August 28, 2010 in Nation/World

U.S. stinting on aid to Pakistan

David Crary Associated Press
 
Flooding

hits delta

SUKKUR, Pakistan – Floodwaters that have reached the Indus River delta displaced at least 1 million southern Pakistan residents in recent days, U.N. officials said Friday, a significant escalation of what is already the country’s worst natural disaster in its history. Farther upstream in central and northern Pakistan, floodwaters have begun to recede.

Los Angeles Times

NEW YORK – Americans are giving a paltry amount for relief efforts in flood-stricken Pakistan compared to other overseas disasters. They were more than 40 times more generous for the Haiti earthquake.

Reasons include the slow-motion nature of the calamity, relatively scant TV coverage, and – unmistakably – the fact that the strategic Muslim ally is viewed warily by many Americans.

No disasters are alike. Yet a month into Pakistan’s flood catastrophe, with 8 million people in dire need and a fifth of its territory affected, the donation comparisons are startling.

InterAction, an umbrella group for U.S. relief agencies active abroad, says its affiliates have raised about $12 million thus far for Pakistan, compared to more than $500 million at the same stage of the Haiti earthquake relief effort earlier this year.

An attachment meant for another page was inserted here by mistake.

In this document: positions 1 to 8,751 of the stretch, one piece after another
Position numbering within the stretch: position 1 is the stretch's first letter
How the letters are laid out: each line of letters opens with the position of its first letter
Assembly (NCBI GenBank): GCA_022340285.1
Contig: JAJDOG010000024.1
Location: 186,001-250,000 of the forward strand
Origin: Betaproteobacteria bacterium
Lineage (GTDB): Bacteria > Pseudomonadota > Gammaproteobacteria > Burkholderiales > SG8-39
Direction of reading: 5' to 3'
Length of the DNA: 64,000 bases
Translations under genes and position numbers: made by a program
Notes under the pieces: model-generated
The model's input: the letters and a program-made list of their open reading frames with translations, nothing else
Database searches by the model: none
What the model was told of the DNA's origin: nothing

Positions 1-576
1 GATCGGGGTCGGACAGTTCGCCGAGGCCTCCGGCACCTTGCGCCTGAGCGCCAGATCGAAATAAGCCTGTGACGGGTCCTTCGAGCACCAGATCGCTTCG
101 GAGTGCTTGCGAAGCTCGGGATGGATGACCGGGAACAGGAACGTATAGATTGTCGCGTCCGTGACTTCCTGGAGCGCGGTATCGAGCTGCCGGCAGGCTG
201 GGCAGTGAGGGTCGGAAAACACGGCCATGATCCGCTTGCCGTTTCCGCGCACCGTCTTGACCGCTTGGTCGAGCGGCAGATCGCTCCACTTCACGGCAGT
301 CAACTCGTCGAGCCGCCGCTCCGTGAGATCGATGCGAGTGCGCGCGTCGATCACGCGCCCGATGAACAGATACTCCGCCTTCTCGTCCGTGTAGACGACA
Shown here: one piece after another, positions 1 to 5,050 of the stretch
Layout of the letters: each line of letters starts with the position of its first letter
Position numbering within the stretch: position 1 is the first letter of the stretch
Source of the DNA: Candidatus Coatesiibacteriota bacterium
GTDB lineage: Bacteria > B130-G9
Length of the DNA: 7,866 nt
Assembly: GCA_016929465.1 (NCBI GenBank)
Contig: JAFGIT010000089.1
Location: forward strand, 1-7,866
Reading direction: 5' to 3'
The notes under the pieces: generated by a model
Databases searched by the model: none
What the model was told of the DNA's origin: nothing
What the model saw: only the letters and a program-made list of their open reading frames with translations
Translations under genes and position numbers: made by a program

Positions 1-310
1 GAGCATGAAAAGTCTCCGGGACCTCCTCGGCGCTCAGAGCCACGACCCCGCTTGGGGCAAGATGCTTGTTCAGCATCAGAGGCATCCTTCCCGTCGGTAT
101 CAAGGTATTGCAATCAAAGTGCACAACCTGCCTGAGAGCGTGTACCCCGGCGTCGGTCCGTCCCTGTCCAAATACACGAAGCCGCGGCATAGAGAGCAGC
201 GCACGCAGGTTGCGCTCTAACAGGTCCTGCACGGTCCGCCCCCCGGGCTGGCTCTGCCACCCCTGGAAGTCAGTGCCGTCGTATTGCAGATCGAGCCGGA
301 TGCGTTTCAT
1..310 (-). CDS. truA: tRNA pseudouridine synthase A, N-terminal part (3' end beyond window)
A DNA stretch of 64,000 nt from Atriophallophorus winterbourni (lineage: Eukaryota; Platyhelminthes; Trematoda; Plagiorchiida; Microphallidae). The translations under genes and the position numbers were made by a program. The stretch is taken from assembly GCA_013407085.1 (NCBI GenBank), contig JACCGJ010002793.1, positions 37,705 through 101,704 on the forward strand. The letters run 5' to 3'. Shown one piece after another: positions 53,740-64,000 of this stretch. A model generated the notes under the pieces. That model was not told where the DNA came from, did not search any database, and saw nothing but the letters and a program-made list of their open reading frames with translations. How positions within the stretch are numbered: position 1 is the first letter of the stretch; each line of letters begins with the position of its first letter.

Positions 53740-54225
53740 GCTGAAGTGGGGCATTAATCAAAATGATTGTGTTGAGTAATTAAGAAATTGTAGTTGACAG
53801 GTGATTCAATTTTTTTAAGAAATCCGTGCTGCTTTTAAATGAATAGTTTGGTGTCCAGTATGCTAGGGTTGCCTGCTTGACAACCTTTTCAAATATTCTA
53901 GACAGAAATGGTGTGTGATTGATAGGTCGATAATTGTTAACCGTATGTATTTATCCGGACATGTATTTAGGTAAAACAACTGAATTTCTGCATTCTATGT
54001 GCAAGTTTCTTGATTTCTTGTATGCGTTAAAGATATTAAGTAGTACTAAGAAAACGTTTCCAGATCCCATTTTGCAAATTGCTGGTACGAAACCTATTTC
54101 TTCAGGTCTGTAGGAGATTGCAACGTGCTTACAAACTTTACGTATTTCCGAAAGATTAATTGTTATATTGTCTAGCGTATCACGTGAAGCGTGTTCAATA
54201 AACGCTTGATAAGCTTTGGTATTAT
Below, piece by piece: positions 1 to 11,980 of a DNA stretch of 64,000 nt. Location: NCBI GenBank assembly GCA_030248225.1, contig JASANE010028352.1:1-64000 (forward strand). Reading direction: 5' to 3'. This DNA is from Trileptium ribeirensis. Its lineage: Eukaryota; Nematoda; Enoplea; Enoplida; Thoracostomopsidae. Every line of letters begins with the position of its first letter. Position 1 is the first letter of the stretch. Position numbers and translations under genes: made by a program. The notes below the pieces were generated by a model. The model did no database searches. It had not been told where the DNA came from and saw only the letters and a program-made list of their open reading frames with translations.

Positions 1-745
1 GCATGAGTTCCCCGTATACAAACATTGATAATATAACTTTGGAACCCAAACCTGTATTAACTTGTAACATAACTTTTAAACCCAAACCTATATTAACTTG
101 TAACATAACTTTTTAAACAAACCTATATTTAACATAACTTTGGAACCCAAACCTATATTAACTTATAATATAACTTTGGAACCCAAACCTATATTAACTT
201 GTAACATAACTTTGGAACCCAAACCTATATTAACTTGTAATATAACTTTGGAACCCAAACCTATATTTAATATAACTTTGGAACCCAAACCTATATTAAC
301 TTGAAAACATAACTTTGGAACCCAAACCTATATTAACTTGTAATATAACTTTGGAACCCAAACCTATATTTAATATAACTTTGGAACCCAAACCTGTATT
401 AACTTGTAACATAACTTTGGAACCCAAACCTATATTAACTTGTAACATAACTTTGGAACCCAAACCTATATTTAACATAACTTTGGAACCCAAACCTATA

The American Red Cross, traditionally the biggest recipient of disaster relief donations, has collected about $2 million for Pakistan and is dipping into a contingency fund to support its work there. At the same stage, it had raised about $100 million in response to the 2004 Indian Ocean tsunami, more than $670 million for Hurricane Katrina and about $230 million for the Haiti quake.

“People find it complicated to understand our relationship with Pakistan – how the government works, who to trust,” said Stacy Palmer, editor of the Chronicle of Philanthropy, which has been tracking the donations.

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